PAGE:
keiths, proud to be a TARD

Now that the game has been exposed and is over, keiths still wants to prove that he is top TARD:
They're gone dumbass. Don't blame me for your ignorance. Anyone but an evoTARD can see half of the numbers are missing.
keiths also sed:
LoL! You dumbass, all you have proven is that you cannot follow directions. Nice job assface.
keiths responds:
Well now there is a double of the labeled elements. And with set theory that means the original are now removed. All of the odd numbers are gone keiths. They are not there. They have been relabeled as even numbers but the even numbers were already there and labeled.
Then keiths axes:
If you have to ask. You do realize that my blog posts contain the directions. Or are you saying that you are arguing against me and you don't have a clue as to what I am saying (even though I clearly stated it in several posts)?
Using my principle {1,2,3,4,...} will always have twice the cardinality as {2,4,6,8,...}.
Then keiths spews some more shit about infinity and doesn't see that he is repeating what I posted. keiths, you are a dumbass. I said infinity goes on forever. I have said that many times. And on that forever journey the train will pick up more nonnegative integers than it will positive even integers FOREVER. And he doesn't seem to understand that I am no longer talking about sets...
Now that the game has been exposed and is over, keiths still wants to prove that he is top TARD:
C’mon, Joe, don’t give up — an entire internet audience is awaiting your floundering, expletivelaced Joexplanation of how relabeling a set of objects makes half of them vanish into thin air.
They're gone dumbass. Don't blame me for your ignorance. Anyone but an evoTARD can see half of the numbers are missing.
We also want to know what to do when Joe’s Principle of Extension to Infinity collides with Joe’s Earlier Principle of Cardinality by Mapping Function.It doesn't collide if you can actually follow directions.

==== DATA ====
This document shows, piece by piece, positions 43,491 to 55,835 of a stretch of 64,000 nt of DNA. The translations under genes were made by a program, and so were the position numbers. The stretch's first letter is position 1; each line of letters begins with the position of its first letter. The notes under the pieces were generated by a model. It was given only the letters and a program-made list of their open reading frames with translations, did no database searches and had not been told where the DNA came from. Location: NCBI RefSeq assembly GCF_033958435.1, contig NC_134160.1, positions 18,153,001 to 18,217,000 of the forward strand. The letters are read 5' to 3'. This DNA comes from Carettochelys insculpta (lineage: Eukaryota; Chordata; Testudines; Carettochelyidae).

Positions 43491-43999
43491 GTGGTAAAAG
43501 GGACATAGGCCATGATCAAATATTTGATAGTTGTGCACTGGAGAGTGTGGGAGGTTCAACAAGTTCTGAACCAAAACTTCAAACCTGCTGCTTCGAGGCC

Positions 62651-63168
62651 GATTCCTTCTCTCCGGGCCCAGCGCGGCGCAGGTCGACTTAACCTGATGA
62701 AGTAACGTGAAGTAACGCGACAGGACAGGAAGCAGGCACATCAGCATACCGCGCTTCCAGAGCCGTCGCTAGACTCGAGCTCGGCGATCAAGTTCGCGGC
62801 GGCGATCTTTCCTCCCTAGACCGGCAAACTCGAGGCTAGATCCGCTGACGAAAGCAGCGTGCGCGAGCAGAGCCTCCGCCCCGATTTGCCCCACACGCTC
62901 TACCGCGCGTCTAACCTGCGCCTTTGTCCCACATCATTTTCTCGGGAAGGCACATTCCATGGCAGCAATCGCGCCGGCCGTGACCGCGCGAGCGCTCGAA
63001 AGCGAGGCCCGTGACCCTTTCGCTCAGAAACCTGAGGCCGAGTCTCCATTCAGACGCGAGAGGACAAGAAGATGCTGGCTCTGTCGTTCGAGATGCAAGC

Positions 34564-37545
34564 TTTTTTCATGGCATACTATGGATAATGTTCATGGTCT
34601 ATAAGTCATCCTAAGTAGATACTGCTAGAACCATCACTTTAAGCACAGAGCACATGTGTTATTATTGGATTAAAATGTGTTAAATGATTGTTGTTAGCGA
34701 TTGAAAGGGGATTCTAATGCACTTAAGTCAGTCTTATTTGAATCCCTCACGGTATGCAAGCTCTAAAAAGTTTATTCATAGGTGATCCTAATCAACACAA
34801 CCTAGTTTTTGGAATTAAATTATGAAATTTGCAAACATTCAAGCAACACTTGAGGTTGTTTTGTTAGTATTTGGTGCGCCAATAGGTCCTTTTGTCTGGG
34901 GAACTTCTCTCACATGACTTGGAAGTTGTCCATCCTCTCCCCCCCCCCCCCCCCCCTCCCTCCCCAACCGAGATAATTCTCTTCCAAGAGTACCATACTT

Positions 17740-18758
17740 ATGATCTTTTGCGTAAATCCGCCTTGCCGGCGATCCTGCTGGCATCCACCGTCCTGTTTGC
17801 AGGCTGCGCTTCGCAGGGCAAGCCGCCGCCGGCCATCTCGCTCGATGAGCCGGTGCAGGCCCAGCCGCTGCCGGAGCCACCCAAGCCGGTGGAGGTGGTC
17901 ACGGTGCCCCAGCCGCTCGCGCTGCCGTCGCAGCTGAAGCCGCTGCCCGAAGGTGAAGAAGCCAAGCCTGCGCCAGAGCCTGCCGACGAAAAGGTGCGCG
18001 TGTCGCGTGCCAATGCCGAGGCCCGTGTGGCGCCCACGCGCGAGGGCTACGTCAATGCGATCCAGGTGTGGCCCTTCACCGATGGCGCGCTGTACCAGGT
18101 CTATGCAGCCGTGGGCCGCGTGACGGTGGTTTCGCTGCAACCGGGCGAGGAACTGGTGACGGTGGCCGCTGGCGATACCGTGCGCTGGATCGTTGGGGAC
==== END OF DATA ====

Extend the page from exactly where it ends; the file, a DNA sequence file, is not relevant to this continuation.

Should we apply the theory of relativity? Should we “go fuck ourselves”?Your dick is way to small for you to fuck yourself. And I doubt you could find your ass even if you used both of your hands.
keiths also sed:
OK, Joe, here’s a pattern for you:
{1} has the same cardinality as {2}
{1,2} has the same cardinality as {2,4}
{1,2,3} has the same cardinality as {2,4,6}
{1,2,3,4} has the same cardinality as {2,4,6,8}
By using Joe’s Principle of Extension to Infinity, we can conclude that
{1,2,3,4,…} has the same cardinality as {2,4,6,8,…}.
We have thus contradicted Joe’s Earlier Principle of Cardinality by Mapping Function.
LoL! You dumbass, all you have proven is that you cannot follow directions. Nice job assface.
keiths responds:
All we did was change the labels, Joe. Nobody removed any elements, but you claim that half of them are now missing. Why?
Well now there is a double of the labeled elements. And with set theory that means the original are now removed. All of the odd numbers are gone keiths. They are not there. They have been relabeled as even numbers but the even numbers were already there and labeled.
Then keiths axes:
What directions, Joe?
If you have to ask. You do realize that my blog posts contain the directions. Or are you saying that you are arguing against me and you don't have a clue as to what I am saying (even though I clearly stated it in several posts)?
Using my principle {1,2,3,4,...} will always have twice the cardinality as {2,4,6,8,...}.
Then keiths spews some more shit about infinity and doesn't see that he is repeating what I posted. keiths, you are a dumbass. I said infinity goes on forever. I have said that many times. And on that forever journey the train will pick up more nonnegative integers than it will positive even integers FOREVER. And he doesn't seem to understand that I am no longer talking about sets...
18 Comments:
At 4:33 PM, Unknown said…
"Then keiths spews some more shit about infinity and doesn't see that he is repeating what I posted. keiths, you are a dumbass. I said infinity goes on forever. I have said that many times. And on that forever journey the train will pick up more nonnegative integers than it will positive even integers FOREVER. And he doesn't seem to understand that I am no longer talking about sets…"
Of course you're talking about sets: the sets of numbers the trains pick up.
A set is just a collection. They don't have magical properties. And every set has a size and a cardinal number associated with that size.
At 5:03 PM, Joe G said…
Of course you're talking about sets:
Nope.
the sets of numbers the trains pick up.
It picks up individual numbers.
A set is just a collection.
You cannot collect the infinite.